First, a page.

I'm not a huge fan of the term "Data Lake," but I am less of a fan of it being hijacked for a sales agenda. So I would like to clear up a few points about what a Data Lake is and what it most definitely isn't.
What it is
A Data Lake is a repository which can contain structured, semi-structured, and unstructured data. The purpose of the repository is provide a way to bypass an ETL process and quickly move data into a queryable environment. This one location is ideal for mashing up disparate data sources and leveraging big data techniques such as applying schema-on-read.
I think you'll find this definition a bit more satisfying than what you'll find on wikipedia:
A Data lake is a large storage repository that "holds data until it is needed". The term was coined by James Dixon, Pentaho chief technology officer. As of 2015, data lakes could be described as "one of the more controversial ways to manage big data"
What it means
Firstly, a data lake is a concept (more on Microsoft's product in a moment) which blows a kiss in the wind with a promise that integration work is not necessary. Integration work, after all, is most of the work in a analytic project. If that work can be skipped, it's a huge win for the people who want their reports built today. A data lake needs analytical tools that can do light ETL work and have a low barrier to entry. If this is HDFS and Hive, great - if it is machine learning algorithms analyzing images or text, not great. If the data is clean an additive, wonderful. If it is full of duplicates, needs fuzzy join logic, revises history or is full of codes that need to be translated to a human readable form, not so great. A Data Lake hopes to spell the end to integration work and remove a huge barrier to getting to the fun stuff, the analytics. This may work well in some cases, but I'm not sure that it spells the end for Data Warehouses. I think we will find some happy medium between delayed integration work and fast analytics.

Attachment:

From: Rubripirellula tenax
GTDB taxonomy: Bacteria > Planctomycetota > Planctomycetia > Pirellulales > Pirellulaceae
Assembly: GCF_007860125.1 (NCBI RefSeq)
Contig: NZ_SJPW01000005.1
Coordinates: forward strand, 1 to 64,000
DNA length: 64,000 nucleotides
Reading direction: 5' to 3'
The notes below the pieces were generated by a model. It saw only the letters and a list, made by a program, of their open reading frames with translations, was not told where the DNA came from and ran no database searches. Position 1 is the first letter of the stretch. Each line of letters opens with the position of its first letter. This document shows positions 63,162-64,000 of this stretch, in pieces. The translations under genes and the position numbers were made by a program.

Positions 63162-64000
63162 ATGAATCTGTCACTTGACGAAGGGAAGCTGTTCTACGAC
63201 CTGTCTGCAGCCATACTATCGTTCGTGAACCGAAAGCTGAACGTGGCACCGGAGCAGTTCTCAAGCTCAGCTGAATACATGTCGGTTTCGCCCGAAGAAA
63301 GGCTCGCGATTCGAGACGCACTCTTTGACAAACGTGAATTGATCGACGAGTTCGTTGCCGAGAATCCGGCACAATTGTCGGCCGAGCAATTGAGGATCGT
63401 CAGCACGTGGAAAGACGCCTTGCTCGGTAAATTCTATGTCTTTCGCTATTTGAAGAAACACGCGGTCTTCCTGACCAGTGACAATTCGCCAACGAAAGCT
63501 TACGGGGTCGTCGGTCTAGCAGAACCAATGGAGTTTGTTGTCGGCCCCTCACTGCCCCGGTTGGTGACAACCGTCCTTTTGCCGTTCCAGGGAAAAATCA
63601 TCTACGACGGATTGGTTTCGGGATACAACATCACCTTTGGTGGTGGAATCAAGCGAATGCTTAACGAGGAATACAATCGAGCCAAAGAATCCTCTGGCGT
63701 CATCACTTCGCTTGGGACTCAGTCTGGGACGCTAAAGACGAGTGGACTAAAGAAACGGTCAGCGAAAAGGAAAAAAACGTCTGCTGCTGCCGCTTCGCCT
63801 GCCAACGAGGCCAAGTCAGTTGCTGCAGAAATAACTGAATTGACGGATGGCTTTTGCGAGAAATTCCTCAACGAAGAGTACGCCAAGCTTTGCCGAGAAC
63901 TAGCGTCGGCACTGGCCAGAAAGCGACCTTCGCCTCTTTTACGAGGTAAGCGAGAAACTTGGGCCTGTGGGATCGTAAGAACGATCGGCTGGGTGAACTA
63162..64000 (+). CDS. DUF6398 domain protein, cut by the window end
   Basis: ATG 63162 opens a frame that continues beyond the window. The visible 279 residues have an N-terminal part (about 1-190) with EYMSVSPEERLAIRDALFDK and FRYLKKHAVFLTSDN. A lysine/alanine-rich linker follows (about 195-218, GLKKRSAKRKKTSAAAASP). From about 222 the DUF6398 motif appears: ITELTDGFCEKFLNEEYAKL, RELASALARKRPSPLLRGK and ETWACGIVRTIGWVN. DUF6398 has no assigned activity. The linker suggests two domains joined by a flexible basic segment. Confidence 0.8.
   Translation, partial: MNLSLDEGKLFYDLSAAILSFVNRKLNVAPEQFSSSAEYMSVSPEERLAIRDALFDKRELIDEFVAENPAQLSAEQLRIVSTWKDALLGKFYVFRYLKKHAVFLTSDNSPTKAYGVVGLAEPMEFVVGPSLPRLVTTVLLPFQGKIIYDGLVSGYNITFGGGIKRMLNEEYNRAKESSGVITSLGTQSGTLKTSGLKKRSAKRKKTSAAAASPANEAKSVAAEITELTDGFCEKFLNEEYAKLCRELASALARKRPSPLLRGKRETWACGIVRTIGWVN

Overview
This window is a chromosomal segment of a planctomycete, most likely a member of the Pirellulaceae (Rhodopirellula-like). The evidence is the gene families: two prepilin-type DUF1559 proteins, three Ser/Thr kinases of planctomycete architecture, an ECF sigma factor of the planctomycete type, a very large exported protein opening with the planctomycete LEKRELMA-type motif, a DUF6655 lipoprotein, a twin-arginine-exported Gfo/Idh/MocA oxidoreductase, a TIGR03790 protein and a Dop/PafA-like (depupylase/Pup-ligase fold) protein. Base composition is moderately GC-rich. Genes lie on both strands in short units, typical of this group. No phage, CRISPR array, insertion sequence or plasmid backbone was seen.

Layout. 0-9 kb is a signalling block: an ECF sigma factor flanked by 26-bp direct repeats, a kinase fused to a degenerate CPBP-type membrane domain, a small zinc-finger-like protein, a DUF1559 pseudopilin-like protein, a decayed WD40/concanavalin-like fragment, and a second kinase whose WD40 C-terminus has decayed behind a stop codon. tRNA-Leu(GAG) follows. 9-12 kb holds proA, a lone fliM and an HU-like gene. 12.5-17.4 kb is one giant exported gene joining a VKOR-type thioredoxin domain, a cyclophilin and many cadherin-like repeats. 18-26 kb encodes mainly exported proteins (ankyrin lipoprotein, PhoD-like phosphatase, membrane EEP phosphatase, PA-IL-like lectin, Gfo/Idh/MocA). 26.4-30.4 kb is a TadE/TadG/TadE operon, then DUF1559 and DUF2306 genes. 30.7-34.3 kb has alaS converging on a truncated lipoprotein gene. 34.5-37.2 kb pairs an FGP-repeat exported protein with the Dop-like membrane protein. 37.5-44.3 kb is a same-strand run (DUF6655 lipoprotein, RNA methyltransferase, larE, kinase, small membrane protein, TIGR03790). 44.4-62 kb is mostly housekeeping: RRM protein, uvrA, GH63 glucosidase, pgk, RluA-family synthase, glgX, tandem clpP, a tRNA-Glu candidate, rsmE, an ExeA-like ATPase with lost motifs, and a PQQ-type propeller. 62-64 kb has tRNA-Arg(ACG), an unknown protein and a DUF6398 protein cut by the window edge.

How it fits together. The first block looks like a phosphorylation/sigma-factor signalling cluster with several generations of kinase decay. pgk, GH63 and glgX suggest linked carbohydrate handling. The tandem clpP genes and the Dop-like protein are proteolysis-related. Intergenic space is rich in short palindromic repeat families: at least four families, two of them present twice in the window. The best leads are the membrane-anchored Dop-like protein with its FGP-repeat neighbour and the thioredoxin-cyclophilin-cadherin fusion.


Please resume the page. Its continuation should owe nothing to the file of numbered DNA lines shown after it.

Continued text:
Earlier this year, Microsoft released a product called Data Lake. This is a version of the very product that they use to run Bing, Xbox, and skype. The success story here is that Bing was improved as a search engine because the data and analytic tools were opened up to all of Microsoft to participate in experimentation. So, I guess if it works for Microsoft...
What it Isn't
A data lake is not a data warehouse. It is not cleaned up an organized, it is not full of potentially irrelevant data. A data lake needs a catalog, but you can probably stumble your way around a well designed data warehouse. A data lake cannot live on an RDBMS. It just can't. They are opposites. They very nature of a relational database requires that data is stored in relations. This means that data must be organized into strongly typed columns. That you have to do any bit of work with schemas or any transformations to load a relational database blows the no-ETL premise out of the water.
Though distributed column stores like, vertica, are a big data technology, they are also a relational database and, therefore, are not a data lake. So big data does not necessarily equal data lake. There are many big data technologies that can serve the purpose as a data lake. So long as the technology is forgiving with schemas or simply doesn't care at all. Just keep this core principle in mind - a data lake provides a way to bypass an ETL process and quickly move it into a queryable environment. If it is not doing that, it is not a data lake.
Labels: Big Data